The Photography show 2017

On Sunday I went to this year’s Photography show; this 4-day event runs from Saturday 18th to Tuesday 21st March at the Birmingham NEC. Like previous years, I visited the show with my friend Richard Brown; the only difference is that he drove this year as I no longer have a car. Richard has already written his report of the show and this can be read here.

Although there wasn’t a lot of new equipment to see this year (my local LCE stores do stock a lot of photographic gear between them) I was very interested in seeing a number of photographers, manufacturers and suppliers this year.

We left Lincoln at about 07:15 and as the traffic was quite light we arrived just after 09:00, we had a similar drive time back too. Unfortunately, the public are not allowed in until 10:00 so we had to order a quite expensive coffee at Starbucks to help with the wait. After the coffee, we joined the hoards as we ventured into the staging area. Whilst here I picked up my show guide and shortly afterwards a large 5 second countdown started on the a big screen we were allowed in when it reached zero.

What follows are the parts of the show that was of most interest to me.

Olympus:
The Olympus stand was at the top of my list and the first stand I ventured towards once we were allowed in. I picked up my complimentary show copy of the Olympus Magazine and then had a quick look around the stand. I noticed that all the reps were present; I know most of them by name now: Lewis, Dave, Jez, Claire and Aiden who I haven’t seen for a while since his promotion. I also checked out the dedicated talks that would be held at their stand. There were 4 scheduled for the day from Tesni Ward, Steve Gosling, Damian McGillyCuddy and finally Gavin Hoey. Although I missed Steve and Damian this year I did manage to attend Tesni’s and Gavin’s presentations.

Whilst at the stand I played with the other OM-D and PEN models and have to say that for a second cheaper body I would prefer the E-M1 (Mark 1) over of the other OMD or PEN models. The best choice would be a second OM-D E-M1 Mark II but these are the most expensive Olympus cameras now; maybe I’ll be lucky enough to win one from this month’s Olympus Competition as featured in the magazine – I can hope.

The other items of interest were the two new flash units, the FL-900 Speedlight and the STF-8 Macro Flash unit. I didn’t get much time with the STF-8, but this is a very well designed unit, simple to control and can be part of the Olympus optical RC system. The FL-900 whist being a weather sealed unit that has a metal foot and gaskets for the weather sealing. This very light (no pun intended) unit has a very small display, what I do find confusing though is why it costs £550! This is more expensive than Canon’s 600EX II-RT* and Nikon’s SB5000 (both flagship Speedlights) and these have both radio and optical RC modes over the Olympus optical only RC mode!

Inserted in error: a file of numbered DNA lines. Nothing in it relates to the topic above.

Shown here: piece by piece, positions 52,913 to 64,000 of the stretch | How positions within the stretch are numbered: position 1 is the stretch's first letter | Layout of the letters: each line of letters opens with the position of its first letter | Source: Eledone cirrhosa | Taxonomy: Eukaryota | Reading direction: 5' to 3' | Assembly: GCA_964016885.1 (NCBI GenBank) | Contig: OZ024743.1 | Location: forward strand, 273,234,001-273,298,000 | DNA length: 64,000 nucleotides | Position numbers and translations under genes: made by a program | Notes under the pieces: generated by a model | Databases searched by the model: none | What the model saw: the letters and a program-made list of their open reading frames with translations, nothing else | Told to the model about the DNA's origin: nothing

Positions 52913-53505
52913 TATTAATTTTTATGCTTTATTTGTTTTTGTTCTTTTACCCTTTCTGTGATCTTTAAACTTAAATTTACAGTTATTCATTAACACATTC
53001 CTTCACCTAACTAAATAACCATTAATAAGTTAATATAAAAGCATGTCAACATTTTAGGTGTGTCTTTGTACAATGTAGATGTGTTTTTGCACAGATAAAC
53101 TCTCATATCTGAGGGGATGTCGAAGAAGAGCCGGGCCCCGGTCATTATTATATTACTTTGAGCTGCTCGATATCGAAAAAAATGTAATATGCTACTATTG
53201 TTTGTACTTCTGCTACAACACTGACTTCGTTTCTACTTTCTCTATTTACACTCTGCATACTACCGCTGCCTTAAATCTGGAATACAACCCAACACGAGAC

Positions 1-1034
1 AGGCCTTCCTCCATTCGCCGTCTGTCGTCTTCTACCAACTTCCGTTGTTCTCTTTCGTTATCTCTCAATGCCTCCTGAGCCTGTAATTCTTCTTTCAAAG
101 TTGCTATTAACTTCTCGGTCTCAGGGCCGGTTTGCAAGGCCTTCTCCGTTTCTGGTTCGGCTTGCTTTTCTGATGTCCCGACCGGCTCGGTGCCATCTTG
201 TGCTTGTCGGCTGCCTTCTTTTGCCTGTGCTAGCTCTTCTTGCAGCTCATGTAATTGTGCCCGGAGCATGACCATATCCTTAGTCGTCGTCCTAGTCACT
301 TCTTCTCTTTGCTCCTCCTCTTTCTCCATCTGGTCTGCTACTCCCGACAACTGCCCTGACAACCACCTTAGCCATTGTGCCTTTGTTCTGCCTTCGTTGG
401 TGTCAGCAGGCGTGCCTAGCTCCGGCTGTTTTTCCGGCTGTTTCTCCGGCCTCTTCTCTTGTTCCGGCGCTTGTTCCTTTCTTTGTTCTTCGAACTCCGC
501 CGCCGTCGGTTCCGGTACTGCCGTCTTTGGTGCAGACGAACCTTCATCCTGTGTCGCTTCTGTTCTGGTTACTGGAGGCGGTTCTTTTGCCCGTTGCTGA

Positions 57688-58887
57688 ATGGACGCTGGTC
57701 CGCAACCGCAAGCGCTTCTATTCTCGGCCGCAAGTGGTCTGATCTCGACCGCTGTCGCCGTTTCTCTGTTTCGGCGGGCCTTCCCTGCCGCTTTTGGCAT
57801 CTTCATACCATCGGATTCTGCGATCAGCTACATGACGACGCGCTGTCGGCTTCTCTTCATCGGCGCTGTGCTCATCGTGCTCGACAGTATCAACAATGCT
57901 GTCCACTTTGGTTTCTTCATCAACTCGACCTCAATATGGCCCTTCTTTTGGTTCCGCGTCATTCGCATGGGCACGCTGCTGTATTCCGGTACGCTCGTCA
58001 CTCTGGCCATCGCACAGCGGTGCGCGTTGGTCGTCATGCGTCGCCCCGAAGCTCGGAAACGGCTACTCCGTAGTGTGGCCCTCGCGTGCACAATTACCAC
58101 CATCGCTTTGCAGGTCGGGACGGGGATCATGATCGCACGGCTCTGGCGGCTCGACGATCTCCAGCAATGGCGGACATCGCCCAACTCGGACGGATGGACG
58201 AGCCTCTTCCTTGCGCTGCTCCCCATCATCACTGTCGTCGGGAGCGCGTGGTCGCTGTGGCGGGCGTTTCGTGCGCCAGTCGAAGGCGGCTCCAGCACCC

*The Canon Speedlite 600EX II-RT is usually £539 but currently has an £80 cashback offer bringing this down to £459. The Nikon SB5000 is currently £499.

I see the STF-8 in my future but I don’t think I can justify the £550 for the FL-900 unit, not when I can get a Nissin i60A TTL radio controlled unit for only £239 and a radio trigger for £80. Two flashes and a trigger are only £8 more than the FL-900. However, whilst the FL-900 is weather sealed, the i60A units are not. All of the flashguns mentioned have similar guide numbers so that’s not a deciding factor.

Tesni Ward’s presentation featured an excellent collection of photographs mostly from her Mountain Hare project. The images were all amazing and the character for each of the different hares shone through and were sometimes very amusing. Tesni also showed some of her other work too (videos and photos), these were also amazing; the video of the snakes and story behind them was very intriguing. Initially I was slightly worried that the presentation would be similar to the one we saw at Marwell Zoo but was that was quickly dispelled within a few minutes. I cannot wait until May when I will be taking part on one of Tesni’s workshops.

I really enjoyed Gavin Hoey’s presentation, he showed what’s involved when you are given a short brief that (in this case) and how this can require 3 separate shoots involving the Fire Brigade. There were also a liberal sprinkling of tips, do’s and don’ts in there too. I must say that I recognised a lot of them and I am guilty of some of the don’ts mentioned. Gavin’s images were also excellent and it was nice to see how they look when printed which is not something you always have the experience of. I also want to finish by saying that Gavin is one of the nicest people I have ever met and an excellent teacher, thanks Gavin if you are reading this. 🙂

Nikon stand: